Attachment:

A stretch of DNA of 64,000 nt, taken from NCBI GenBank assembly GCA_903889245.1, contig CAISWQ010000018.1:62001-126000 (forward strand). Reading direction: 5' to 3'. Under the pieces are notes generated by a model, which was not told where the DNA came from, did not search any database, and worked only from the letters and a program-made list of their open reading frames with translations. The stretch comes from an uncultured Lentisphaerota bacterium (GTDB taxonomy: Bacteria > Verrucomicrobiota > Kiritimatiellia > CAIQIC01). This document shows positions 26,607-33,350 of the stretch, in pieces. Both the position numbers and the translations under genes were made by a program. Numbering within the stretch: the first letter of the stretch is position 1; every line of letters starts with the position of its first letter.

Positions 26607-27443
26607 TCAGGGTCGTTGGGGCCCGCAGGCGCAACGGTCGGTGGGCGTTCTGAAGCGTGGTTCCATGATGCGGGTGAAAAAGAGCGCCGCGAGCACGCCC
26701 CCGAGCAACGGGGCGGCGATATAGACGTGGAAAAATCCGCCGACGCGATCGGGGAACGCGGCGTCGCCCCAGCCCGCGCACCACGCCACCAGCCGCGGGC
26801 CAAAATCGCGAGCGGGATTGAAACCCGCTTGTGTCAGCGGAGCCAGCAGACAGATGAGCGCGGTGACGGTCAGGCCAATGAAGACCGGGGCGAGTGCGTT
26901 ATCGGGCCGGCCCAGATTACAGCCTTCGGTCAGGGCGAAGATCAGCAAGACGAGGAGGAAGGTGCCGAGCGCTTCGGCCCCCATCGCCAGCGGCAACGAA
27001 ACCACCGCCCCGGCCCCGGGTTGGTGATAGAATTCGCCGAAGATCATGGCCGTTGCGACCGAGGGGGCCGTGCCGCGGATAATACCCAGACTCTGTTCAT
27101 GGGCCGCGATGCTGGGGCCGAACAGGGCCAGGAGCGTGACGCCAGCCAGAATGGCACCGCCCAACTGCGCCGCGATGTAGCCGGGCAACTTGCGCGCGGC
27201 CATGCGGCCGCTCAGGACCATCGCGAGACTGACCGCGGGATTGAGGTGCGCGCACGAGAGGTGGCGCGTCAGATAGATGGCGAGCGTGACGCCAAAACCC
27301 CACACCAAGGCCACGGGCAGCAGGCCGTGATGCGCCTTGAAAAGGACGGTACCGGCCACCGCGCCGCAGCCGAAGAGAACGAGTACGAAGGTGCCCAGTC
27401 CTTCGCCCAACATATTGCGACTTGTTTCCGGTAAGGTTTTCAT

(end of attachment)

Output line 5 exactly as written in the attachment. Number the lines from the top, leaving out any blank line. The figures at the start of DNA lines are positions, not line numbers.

26801 CAAAATCGCGAGCGGGATTGAAACCCGCTTGTGTCAGCGGAGCCAGCAGACAGATGAGCGCGGTGACGGTCAGGCCAATGAAGACCGGGGCGAGTGCGTT